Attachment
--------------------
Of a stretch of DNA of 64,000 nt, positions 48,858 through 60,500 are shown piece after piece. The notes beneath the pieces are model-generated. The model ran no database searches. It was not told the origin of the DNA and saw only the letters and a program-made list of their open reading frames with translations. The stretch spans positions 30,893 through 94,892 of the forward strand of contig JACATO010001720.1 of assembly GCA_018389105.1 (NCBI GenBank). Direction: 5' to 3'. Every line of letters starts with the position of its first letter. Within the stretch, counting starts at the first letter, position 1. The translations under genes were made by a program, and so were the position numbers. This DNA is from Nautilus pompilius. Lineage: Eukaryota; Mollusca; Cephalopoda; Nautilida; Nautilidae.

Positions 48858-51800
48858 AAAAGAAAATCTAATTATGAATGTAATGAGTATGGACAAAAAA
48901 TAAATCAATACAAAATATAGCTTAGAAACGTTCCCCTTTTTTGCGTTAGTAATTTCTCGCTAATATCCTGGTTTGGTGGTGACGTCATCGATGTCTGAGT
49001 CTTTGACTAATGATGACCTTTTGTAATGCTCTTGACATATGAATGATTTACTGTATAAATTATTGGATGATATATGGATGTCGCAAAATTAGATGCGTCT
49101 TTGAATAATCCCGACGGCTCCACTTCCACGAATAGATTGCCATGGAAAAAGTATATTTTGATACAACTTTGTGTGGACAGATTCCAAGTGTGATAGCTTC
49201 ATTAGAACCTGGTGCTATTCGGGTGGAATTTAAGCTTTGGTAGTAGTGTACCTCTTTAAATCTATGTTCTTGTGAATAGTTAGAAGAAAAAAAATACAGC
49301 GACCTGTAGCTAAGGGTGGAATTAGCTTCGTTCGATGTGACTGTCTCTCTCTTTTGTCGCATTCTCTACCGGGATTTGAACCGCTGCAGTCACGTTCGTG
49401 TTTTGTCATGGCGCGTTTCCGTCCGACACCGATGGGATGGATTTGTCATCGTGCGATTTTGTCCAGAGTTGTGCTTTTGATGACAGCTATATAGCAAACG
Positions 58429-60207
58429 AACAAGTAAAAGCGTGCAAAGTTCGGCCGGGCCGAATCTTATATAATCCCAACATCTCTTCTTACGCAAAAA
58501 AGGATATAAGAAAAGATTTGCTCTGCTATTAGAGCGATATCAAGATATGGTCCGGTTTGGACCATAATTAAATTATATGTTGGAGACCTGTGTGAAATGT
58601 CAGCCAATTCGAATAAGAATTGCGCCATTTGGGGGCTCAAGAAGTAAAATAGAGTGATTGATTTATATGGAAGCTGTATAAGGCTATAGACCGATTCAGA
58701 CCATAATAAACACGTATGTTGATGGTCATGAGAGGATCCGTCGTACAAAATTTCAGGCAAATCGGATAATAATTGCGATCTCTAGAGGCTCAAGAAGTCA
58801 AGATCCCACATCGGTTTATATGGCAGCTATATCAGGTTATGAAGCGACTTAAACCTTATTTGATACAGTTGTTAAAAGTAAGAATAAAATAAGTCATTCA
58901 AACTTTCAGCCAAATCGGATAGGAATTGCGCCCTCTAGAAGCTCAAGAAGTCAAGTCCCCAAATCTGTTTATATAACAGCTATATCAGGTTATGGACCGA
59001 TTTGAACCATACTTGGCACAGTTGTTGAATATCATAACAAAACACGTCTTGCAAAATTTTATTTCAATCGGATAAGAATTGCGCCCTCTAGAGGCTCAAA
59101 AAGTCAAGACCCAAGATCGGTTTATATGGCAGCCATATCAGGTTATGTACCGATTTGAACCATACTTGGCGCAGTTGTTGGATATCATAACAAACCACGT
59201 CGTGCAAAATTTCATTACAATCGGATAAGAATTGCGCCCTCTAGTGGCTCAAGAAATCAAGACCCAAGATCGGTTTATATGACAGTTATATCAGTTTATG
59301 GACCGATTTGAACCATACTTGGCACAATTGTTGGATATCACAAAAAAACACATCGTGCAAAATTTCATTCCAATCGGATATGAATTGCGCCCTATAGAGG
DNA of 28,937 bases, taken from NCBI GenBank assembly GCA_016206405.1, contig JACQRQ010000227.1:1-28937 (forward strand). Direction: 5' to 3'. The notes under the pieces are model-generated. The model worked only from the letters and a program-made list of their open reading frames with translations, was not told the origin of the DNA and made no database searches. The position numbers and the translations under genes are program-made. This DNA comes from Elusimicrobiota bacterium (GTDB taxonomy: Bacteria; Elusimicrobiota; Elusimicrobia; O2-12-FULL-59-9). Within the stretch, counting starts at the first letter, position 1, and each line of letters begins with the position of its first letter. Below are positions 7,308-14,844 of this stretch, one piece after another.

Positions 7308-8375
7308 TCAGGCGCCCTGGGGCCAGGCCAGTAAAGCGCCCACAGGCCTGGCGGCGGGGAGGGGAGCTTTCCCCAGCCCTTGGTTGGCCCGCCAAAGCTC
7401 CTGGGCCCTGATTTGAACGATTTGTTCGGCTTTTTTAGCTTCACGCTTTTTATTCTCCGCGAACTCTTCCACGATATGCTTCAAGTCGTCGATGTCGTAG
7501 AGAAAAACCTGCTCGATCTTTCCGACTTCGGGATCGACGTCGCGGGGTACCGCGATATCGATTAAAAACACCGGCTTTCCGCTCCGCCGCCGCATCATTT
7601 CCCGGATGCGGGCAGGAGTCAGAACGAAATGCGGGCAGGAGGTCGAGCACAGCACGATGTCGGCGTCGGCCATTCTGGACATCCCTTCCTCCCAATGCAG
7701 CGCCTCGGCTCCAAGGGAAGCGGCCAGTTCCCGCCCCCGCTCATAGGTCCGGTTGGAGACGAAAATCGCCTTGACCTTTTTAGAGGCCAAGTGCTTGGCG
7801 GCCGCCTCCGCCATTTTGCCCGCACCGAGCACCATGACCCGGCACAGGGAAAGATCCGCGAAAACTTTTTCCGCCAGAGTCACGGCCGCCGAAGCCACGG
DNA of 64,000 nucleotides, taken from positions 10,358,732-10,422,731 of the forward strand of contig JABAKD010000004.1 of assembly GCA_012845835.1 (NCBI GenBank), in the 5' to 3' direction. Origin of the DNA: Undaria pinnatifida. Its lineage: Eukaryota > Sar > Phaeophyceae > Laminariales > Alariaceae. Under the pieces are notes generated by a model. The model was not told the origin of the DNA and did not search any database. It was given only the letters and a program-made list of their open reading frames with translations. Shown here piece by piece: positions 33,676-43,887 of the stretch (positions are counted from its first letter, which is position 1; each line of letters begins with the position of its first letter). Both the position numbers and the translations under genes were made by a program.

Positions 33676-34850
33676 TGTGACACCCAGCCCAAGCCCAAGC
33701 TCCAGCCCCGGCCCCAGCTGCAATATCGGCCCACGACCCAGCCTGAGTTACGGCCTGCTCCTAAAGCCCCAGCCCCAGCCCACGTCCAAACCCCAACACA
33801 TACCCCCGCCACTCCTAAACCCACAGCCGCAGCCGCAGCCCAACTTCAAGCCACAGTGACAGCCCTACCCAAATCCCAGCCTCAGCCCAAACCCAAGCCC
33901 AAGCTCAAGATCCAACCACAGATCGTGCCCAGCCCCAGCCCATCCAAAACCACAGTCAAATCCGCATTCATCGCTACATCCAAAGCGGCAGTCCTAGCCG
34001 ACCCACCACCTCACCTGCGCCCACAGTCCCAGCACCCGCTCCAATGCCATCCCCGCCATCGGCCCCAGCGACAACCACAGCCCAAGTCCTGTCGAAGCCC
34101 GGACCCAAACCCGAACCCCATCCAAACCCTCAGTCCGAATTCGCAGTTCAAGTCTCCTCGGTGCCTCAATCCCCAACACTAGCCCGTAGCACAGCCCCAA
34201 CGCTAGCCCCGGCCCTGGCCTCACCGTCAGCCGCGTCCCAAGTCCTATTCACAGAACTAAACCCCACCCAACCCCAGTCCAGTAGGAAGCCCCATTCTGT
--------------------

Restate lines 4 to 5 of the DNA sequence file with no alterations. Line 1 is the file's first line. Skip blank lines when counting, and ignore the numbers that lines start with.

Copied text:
48901 TAAATCAATACAAAATATAGCTTAGAAACGTTCCCCTTTTTTGCGTTAGTAATTTCTCGCTAATATCCTGGTTTGGTGGTGACGTCATCGATGTCTGAGT
49001 CTTTGACTAATGATGACCTTTTGTAATGCTCTTGACATATGAATGATTTACTGTATAAATTATTGGATGATATATGGATGTCGCAAAATTAGATGCGTCT